Chinese Science Fiction: Net v.s Core

There is currently an explosion of creativity, growing out of China’s flourishing internet literature sites, which I have found myself happily getting lost in, as a researcher and a reader. Trying to stay within the lines of my professional interest, I found myself mainly looking into the multitude of nascent fantasy genres, but the segregation between this realm and my  sources for science fiction, has not escaped me.


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The Pandemic and SFF: Thoughts on the Eastercon21 Panel

Despite Covid restrictions, I returned this year to convention life, at least virtually, as a guest at EasterCon, and in an event driven to digital by a global pandemic, it couldn’t have been more appropriate to talk about how all this has affected science fiction and fantasy works. The hour-long panel featured myself, along with the editor and authors of New Con Press. There was a lot to talk about in the one-hour slot, and with so many of us having lived near hermit like existences for the last few months, personal take-aways from lockdown becoming a central topic for some of the more loquacious guests, and there were so many points that were left unexplored.


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Half the Universe: Female Writers of Chinese Science Fiction

Through a year of quarantines and lockdowns throughout the world, many women are finding that hard won progress in their emancipation has somewhat diminished. Their roles regressed to the main caregiver, or manager of the house, regardless of their other responsibilities. On this year’s International Women’s Day, it’s important to remember the capabilities and achievements women have pushed forward with, both in spite of gender stereotypes and male bias, and in light of freedoms won. I have recently researched China’s net novelists, and was amazed at the creative output of women who were writing whilst also holding down full time jobs, and labouring under the yoke of domestic responsibility. Science fiction is another realm still primarily considered to be the domain of men, where women’s contribution is often overlooked, especially in China.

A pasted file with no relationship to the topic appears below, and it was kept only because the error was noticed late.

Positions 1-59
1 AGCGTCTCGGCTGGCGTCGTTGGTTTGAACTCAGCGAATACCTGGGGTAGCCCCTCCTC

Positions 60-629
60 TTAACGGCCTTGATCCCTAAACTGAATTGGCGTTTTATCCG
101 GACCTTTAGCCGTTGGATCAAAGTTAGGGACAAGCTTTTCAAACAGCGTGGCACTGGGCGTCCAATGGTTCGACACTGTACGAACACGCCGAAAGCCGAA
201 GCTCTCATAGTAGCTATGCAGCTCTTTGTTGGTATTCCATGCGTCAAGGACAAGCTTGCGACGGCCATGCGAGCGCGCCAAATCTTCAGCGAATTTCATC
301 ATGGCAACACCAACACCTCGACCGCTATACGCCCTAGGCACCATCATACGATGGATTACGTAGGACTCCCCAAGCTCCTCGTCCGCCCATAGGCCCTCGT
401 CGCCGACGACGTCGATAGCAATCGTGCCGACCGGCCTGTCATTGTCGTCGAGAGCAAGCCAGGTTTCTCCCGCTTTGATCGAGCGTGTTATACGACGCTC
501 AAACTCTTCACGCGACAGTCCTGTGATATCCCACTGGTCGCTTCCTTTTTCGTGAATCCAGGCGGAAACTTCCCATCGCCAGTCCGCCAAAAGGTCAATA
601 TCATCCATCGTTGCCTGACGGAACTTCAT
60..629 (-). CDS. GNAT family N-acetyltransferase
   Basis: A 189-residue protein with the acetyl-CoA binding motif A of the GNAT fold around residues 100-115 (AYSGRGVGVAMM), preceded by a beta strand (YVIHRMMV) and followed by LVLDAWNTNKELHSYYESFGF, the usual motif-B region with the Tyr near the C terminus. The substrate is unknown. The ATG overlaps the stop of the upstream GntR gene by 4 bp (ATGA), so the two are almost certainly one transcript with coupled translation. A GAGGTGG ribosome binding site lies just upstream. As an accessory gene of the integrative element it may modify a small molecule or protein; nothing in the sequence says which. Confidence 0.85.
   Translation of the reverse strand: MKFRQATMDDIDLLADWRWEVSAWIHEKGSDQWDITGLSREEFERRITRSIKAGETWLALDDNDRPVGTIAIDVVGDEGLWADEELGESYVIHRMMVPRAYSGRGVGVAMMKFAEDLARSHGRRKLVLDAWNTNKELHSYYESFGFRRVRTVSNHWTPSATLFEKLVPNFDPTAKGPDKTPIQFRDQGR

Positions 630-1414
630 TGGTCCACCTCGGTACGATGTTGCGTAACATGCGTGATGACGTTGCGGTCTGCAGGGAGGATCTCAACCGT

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Ye Yonglie: An Obituary

On the 15thof May 2020, one of the forefathers of Chinese science fiction, Ye Yonglie, passed away.

Born in 1940 in Wenzhou (Zhejiang), Ye was a literary prodigy who published his first work at the age of 11, and his first book at the age of 19. After graduating in chemistry from Peking University, he continued his love of writing, and went on to create a wide range of short stories, journals and longer fictional works.


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A Quick Guide to Wangluo Xiaoshuo

This week was World Book and Copyright Day. I wanted to write a little about Chinese internet novels. A phenomenon that came into being in the early 2000s, as the world entered the Age of Internet, the wangluo xiaoshuo had a particularly deep impact on Chinese literary creativity, due the relatively scarcity of commercial fiction published in China before this time. As its arts become more and more available to the world, it’s also become apparent that doesn’t necessarily mean more accessible For many genres have developed in China that don’t exist in the West, or are different from our understandings of them. Here’s a quick guide to the main genres of wangluo xiaoshuo.


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Gold Boy, Emerald Girl: A Cross Section of 21st Century China

Golden Boy, Emerald Girl is the second collection of stories from acclaimed author Yiyun Li. Each separate story has previously been printed in different American and British newspapers. It makes perfect sense for the nine stories, all slices to urban oddities in modern China, to be collected in a single volume. With subject matters such as internet, social media, divorce, child adoption, child abduction and homosexuality, there is no mistaking their 21st century backdrop.


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